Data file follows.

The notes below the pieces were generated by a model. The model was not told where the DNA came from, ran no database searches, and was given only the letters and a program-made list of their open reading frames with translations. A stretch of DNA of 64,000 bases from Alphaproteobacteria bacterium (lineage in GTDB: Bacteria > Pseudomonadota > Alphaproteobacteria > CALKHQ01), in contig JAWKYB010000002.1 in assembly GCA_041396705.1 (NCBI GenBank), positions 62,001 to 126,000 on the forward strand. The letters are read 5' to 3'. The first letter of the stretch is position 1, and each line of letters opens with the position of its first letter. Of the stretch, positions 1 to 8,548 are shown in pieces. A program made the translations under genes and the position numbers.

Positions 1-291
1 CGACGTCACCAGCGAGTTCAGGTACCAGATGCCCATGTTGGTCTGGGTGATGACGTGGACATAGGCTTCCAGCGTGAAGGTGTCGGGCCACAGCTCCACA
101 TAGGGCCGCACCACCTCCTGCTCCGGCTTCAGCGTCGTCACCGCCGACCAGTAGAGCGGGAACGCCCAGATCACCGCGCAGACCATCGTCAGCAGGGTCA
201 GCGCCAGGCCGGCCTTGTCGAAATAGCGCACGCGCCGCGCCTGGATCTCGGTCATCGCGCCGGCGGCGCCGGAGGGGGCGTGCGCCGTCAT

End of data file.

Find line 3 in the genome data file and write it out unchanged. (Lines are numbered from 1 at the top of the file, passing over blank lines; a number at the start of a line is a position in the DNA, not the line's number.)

1 CGACGTCACCAGCGAGTTCAGGTACCAGATGCCCATGTTGGTCTGGGTGATGACGTGGACATAGGCTTCCAGCGTGAAGGTGTCGGGCCACAGCTCCACA